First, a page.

Bankruptcy petition can be changed to add debts
Reopening a bankruptcy case after it has been filed isn't as common as it once was, but there are options that allow debtors to add a creditor if they believe the move is necessary.
It's not unusual for debts to be mistakenly left out of the initial petition filed in U.S. Bankruptcy Court. In a Chapter 7 case, the most common form of personal bankruptcy, a creditor may be added to the filing if the deadline for filing claims hasn't passed. If it has passed and the money from liquidated property hasn't yet been distributed to creditors, a dischargeable debt may still be added.
Otherwise, when no distribution has been made to creditors, the Clagett Law Office in West Virginia points out that a particular debt that wasn't deemed dischargeable may be nonetheless discharged along with other debts although it wasn't listed.
However, most requests to reopen a bankruptcy occur because debtors want to file a contempt charge against a bill collector who is pursuing a debt that was discharged by the court. During the case, the court grants an automatic stay to prevent collection efforts and lawsuits. Once debts are discharged, creditors are prohibited from collecting the money that is owed to them.
One method of paying debt that was listed in the original petition is to reaffirm it. While not technically considered a reopening of the case, the move effectively changes the status of a particular debt and allows the debtor to voluntarily agree to pay it. Frequently, such moves occur so the individual can keep making car payments and retain a vehicle.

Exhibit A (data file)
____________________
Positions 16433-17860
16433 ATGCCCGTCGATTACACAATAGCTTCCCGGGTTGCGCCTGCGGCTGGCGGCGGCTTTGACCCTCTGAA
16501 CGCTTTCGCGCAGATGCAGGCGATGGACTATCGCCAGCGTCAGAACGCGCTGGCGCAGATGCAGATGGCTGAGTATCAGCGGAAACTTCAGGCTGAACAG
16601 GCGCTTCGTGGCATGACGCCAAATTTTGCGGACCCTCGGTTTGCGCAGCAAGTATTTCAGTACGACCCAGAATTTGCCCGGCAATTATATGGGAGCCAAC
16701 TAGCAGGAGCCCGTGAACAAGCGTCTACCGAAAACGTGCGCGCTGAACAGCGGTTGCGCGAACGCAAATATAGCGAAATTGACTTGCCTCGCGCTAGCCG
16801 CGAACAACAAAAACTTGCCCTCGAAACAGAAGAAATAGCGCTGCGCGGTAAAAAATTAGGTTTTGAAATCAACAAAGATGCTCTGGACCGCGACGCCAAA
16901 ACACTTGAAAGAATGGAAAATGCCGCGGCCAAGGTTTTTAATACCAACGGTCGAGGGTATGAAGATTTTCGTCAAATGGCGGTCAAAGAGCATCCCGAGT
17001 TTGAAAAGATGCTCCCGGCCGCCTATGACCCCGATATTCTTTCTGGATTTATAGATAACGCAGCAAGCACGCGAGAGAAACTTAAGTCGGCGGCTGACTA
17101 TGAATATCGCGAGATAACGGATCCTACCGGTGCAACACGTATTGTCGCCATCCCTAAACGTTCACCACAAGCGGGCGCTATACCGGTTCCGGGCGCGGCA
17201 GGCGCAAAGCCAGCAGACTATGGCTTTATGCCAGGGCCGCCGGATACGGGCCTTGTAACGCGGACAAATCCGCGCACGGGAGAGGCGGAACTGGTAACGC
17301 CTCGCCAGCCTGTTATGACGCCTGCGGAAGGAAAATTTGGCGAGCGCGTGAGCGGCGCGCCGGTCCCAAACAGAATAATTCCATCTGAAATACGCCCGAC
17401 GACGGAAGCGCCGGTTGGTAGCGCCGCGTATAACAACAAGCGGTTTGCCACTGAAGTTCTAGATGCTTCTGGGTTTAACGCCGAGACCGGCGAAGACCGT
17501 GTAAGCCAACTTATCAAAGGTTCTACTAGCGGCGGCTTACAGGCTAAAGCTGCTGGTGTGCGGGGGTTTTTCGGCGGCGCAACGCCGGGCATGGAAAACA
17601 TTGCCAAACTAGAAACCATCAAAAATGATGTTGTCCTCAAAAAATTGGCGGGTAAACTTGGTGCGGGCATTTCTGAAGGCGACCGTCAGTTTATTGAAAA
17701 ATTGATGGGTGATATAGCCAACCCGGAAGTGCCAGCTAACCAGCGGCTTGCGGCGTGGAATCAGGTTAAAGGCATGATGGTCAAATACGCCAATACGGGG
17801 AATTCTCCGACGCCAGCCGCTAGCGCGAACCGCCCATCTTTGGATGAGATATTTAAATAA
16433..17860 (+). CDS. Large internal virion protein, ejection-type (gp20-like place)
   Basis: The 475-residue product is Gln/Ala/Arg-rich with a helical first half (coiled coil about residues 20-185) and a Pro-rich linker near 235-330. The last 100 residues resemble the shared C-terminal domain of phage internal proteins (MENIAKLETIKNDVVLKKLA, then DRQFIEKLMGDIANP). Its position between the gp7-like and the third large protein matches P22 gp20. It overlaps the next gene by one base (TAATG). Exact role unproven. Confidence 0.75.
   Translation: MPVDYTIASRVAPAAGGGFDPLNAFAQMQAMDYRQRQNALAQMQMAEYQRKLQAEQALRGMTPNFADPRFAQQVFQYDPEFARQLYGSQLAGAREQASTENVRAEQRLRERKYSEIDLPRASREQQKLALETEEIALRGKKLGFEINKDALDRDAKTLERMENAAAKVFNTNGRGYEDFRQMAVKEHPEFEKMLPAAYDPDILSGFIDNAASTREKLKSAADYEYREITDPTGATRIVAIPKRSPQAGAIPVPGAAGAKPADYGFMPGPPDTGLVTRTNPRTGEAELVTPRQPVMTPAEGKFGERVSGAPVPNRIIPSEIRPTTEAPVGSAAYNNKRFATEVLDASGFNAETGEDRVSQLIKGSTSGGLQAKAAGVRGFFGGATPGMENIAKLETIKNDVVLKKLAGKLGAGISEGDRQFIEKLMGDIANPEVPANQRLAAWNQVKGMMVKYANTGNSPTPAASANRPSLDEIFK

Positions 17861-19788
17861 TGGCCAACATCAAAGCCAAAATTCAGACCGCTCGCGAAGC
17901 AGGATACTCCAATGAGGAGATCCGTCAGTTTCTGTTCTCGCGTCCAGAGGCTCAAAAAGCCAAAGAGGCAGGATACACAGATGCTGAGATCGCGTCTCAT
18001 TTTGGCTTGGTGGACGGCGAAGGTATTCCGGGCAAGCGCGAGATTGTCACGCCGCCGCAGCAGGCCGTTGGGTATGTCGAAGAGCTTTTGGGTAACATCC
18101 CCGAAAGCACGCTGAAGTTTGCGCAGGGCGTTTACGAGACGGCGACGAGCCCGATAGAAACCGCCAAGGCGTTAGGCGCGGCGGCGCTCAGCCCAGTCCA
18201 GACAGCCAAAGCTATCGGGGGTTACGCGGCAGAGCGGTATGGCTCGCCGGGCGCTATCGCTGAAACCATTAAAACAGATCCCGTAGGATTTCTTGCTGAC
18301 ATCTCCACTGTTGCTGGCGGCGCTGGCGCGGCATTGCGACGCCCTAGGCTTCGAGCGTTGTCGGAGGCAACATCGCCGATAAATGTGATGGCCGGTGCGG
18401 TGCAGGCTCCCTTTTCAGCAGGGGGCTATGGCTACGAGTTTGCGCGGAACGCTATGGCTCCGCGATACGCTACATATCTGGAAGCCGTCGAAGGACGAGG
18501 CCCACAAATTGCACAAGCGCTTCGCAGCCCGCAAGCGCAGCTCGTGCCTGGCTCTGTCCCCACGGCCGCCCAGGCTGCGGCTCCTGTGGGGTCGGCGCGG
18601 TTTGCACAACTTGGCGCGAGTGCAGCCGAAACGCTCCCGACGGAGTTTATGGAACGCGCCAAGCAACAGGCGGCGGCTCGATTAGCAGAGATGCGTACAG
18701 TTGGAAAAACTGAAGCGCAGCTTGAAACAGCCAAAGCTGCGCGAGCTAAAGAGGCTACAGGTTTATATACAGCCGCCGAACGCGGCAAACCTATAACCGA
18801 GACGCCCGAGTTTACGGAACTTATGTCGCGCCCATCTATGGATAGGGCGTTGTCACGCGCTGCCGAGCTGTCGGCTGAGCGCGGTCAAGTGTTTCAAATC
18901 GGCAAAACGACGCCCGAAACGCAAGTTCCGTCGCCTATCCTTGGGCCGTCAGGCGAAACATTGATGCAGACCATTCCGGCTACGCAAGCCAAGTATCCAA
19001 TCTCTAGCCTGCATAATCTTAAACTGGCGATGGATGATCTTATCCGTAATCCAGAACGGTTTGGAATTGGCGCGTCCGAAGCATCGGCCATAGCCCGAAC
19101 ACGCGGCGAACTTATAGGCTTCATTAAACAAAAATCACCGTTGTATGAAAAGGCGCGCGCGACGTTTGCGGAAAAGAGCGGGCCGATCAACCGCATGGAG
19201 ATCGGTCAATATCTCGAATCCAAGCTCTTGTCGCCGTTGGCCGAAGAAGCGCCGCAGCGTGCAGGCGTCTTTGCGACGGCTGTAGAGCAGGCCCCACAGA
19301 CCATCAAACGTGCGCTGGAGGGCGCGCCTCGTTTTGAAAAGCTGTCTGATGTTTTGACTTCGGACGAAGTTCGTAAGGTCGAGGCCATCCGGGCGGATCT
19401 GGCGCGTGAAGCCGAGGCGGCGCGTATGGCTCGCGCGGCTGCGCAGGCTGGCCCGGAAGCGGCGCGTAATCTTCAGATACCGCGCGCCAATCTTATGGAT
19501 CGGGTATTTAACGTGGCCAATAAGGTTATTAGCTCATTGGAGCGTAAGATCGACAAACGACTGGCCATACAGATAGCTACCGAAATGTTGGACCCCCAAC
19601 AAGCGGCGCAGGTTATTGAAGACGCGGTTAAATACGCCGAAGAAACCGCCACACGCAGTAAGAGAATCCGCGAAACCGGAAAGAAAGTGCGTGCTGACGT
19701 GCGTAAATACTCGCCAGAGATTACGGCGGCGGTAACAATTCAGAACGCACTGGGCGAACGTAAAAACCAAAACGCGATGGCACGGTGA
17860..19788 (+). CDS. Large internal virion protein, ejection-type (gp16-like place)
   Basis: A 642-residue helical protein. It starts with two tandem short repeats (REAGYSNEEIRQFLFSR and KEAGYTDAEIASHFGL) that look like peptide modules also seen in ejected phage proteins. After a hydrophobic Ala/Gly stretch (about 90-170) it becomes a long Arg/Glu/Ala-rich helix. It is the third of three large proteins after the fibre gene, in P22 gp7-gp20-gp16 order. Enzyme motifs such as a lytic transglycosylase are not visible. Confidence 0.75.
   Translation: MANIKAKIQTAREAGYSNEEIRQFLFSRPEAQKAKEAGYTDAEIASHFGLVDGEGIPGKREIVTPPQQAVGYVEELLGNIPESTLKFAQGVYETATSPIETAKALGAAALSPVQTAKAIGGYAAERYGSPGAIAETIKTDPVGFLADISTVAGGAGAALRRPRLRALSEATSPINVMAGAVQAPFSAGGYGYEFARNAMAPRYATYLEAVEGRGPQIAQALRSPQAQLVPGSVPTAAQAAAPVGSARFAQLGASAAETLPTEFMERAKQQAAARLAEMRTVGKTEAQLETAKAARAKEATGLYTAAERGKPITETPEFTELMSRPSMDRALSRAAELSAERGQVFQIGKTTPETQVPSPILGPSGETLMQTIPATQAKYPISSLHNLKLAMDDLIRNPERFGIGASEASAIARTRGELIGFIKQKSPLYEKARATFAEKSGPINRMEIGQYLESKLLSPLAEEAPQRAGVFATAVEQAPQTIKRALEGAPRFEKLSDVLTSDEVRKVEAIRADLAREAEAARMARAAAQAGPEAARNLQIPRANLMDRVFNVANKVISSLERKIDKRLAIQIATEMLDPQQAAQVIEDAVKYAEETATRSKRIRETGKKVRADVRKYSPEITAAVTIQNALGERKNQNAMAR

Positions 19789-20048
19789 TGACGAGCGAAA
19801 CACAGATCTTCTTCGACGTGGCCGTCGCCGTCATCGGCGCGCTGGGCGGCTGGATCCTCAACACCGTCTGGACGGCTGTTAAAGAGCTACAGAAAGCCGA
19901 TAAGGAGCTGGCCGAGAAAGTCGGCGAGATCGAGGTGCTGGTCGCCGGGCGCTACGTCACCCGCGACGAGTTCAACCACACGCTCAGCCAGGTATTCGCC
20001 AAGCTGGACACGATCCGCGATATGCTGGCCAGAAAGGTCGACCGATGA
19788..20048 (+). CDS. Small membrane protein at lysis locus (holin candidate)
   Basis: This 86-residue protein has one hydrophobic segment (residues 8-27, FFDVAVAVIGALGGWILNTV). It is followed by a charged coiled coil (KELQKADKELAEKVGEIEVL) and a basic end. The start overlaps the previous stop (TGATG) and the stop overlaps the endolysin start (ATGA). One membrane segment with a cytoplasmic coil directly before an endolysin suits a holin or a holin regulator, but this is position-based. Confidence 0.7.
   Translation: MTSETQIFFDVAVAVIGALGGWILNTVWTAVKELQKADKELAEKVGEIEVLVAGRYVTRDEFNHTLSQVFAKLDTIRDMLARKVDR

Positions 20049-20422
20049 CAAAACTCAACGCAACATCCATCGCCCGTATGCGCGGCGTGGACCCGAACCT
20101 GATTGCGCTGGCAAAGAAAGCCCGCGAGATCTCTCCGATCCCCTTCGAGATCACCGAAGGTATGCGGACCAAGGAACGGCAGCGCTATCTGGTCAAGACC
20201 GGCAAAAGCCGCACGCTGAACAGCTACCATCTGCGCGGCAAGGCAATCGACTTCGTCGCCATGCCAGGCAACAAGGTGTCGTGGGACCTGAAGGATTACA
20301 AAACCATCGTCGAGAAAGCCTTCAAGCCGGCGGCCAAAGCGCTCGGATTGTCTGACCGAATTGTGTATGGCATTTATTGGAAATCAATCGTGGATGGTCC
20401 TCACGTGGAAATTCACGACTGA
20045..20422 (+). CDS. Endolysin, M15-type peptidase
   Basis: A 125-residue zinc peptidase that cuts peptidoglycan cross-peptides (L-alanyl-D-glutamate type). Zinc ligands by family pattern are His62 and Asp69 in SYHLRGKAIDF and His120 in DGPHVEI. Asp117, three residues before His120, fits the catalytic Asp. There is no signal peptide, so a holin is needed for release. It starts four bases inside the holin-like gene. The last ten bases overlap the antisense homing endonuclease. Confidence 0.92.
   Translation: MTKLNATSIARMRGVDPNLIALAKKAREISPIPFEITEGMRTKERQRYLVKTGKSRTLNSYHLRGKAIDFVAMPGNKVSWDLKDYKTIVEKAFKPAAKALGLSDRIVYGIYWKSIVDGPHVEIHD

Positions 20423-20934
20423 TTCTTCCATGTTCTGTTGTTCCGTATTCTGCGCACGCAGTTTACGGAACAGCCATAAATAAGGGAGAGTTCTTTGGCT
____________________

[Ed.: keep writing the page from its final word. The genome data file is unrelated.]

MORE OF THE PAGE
In its Reaffirmation Project, the Georgia Northern Bankruptcy Court warns that reaffirmation isn't a step to take lightly because the process makes the individual legally responsible for paying the bill. If someone has second thoughts about reaffirming a debt, the agreement can be rescinded within 60 days or before the bankruptcy is discharged, whichever is later.
Another scenario in which people may want to pay a debt that's included in the bankruptcy generally involved a co-signer. If the debt goes forward in the case, it may be discharged against the debtor, but not for anyone else who has co-signed the account. To remove full responsibility for the remaining bill from the co-signer, the party involved in the bankruptcy may reaffirm the amount and continue to make payments on it.
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